The Canadian Space Agency (CSA) is looking to conduct a Microgravity Research Activity (MRA), a bed rest study, to better understand the health impact of inactivity.
Specifically the CSA objective is “to provide the services and facilities necessary for the execution of a head-down tilt bed rest study.”
The budget available for the contract is $1.75 million. The CSA will host a bidders’ conference by virtual meeting on October 17, 2019. The solicitation closes November 5, 2019.
The CSA provided the following background information on the study.
The CSA and the Canadian Institutes of Health Research (CIHR), with the Institute partners the Institute of Aging (IA), Institute of Circulatory and Respiratory Health (ICRH), and the CIHR Institute of Musculoskeletal Health and Arthritis (IMHA), in collaboration with the Canadian Frailty Network (CFN) are supporting an inactivity study using a bed rest paradigm that will provide new knowledge on the process of aging, the impact of inactivity on health and that will allow testing of a physical exercise countermeasure intervention. The bed rest paradigm is relevant to the CSA because it offers the best ground analogue of the physiological effects of weightlessness.
The CSA has the responsibility to contract the experimental facility for the study, including the recruitment of participants, the medical supervision of the participants, and the acquisition of the standard measures during the study. CIHR and the Frailty Network are responsible for providing research support funds for eight scientific teams that will provide in-depth analysis of the effects of the bed-rest countermeasure prescribed to the participants.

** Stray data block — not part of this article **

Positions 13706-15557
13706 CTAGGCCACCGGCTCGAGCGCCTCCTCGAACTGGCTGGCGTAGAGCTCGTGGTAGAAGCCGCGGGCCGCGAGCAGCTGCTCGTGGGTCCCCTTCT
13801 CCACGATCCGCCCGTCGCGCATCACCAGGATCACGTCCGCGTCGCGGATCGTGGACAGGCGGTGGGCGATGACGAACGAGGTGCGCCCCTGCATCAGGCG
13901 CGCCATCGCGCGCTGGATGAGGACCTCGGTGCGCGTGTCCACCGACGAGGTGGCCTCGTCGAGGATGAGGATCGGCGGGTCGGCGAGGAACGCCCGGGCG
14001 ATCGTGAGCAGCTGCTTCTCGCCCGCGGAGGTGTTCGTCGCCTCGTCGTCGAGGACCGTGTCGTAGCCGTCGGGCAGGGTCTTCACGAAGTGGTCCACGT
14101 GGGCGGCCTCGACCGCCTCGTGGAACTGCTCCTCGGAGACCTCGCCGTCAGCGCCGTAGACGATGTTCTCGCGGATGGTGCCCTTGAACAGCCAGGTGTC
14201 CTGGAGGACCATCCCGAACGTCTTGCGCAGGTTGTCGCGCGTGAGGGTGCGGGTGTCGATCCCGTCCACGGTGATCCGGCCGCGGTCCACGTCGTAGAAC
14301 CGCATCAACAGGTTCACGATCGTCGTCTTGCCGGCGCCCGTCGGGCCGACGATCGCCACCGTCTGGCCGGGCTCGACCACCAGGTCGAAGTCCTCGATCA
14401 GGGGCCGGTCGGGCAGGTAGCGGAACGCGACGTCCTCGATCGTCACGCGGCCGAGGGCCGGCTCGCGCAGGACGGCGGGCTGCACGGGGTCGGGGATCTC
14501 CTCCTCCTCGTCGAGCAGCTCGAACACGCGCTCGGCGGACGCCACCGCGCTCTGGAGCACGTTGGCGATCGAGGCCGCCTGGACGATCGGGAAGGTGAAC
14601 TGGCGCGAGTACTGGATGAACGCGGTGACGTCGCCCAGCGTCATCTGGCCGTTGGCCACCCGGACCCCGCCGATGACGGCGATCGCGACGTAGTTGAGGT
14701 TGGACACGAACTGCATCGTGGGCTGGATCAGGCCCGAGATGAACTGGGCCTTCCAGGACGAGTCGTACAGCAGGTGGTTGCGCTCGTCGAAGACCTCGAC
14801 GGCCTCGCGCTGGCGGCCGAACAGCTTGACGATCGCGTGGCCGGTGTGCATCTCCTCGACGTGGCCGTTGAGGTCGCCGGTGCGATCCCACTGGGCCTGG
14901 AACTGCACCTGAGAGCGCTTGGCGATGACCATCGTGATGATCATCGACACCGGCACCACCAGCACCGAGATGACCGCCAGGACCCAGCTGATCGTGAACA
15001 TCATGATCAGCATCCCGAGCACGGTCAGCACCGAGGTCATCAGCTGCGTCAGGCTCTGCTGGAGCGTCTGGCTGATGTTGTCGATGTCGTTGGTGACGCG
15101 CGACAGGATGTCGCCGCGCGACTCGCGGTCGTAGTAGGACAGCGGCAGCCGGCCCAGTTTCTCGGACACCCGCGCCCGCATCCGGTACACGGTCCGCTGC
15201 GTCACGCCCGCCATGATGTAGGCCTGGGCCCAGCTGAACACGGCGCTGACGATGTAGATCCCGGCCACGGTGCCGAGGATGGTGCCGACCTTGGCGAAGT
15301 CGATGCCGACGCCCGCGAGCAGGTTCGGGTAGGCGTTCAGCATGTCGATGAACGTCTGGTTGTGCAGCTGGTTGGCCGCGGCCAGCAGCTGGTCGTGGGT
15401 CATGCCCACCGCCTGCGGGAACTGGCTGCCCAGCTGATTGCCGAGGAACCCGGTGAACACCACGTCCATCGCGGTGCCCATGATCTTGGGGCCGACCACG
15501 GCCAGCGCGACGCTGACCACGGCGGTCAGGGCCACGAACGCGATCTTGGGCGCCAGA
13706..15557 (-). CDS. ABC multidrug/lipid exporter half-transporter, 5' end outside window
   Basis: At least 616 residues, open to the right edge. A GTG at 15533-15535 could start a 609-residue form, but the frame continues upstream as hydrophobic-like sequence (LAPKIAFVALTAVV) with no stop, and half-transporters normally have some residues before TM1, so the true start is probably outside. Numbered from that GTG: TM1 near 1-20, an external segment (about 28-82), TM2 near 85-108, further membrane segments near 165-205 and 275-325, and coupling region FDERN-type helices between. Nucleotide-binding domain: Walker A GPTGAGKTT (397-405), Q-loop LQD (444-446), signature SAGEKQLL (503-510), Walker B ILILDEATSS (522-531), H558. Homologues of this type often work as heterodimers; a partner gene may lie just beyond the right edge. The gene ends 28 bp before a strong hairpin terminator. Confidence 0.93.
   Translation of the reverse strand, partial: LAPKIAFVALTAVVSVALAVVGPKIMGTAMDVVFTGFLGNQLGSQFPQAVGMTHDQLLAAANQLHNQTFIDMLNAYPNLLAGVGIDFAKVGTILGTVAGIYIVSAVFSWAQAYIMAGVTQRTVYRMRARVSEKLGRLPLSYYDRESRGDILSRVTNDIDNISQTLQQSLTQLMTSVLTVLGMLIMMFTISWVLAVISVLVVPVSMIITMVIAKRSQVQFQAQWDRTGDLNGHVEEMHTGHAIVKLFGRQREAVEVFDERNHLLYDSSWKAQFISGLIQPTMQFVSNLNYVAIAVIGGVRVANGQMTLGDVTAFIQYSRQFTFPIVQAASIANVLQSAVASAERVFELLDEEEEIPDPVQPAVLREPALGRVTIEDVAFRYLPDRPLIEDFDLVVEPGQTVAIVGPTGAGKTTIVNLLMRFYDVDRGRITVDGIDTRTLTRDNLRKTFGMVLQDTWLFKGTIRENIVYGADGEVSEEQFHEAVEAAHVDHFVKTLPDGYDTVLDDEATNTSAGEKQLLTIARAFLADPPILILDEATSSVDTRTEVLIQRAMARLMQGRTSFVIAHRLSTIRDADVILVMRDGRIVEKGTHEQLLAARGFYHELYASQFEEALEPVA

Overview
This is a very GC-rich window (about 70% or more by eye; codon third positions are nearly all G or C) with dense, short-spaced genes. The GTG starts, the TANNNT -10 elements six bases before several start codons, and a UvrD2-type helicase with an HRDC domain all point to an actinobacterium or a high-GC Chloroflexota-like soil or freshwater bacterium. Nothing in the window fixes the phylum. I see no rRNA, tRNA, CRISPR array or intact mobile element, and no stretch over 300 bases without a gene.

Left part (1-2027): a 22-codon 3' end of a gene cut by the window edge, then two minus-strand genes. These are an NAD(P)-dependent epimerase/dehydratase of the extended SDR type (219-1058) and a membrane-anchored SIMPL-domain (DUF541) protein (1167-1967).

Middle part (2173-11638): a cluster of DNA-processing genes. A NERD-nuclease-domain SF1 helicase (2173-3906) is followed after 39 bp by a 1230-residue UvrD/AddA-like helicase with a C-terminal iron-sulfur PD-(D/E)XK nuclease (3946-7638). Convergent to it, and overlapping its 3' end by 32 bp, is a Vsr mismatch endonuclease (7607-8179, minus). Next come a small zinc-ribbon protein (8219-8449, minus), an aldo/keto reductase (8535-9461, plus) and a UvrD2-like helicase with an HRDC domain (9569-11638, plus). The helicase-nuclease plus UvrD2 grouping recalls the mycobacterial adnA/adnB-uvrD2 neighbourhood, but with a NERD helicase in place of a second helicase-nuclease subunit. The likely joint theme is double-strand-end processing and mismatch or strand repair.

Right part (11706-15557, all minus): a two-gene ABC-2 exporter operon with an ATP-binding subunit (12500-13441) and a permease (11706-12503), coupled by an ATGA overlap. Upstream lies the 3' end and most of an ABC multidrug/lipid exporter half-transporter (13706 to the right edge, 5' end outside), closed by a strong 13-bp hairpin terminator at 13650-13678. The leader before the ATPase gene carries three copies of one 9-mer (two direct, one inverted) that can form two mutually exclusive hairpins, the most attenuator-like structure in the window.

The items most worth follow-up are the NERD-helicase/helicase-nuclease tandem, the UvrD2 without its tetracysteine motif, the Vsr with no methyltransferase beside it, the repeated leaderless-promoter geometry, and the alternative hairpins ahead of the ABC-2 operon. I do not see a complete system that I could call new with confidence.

Bed rest studies, in which healthy volunteers are confined to bed in a 6° head-down tilt position, are a well-established model for some of the adaptations experienced by astronauts during spaceflight. Further, the results obtained in these studies have obvious relevance and applications in terrestrial clinical contexts, which make them even more useful. Many space agencies (Institute for Space Medicine and Physiology-Medes, the German Institute of Aerospace Medicine-Envihab, Planica bed rest facility, Slovenia) and in some cases even individual investigator teams around the world are involved in organizing bed rest studies.
Few Head Down Tilt Bed Rest (HDTBR) studies have been conducted on subjects between 55 and 65 years old, and the present campaign will examine the effects of a 6 degrees head down bed rest on healthy volunteers in order to test an exercise countermeasure that aims to efficiently alleviate the symptoms of skeletal unloading in astronauts and in the sedentary population on Earth.ABES.PROD.PW_MTB.B130.E15474.EBSU000_sq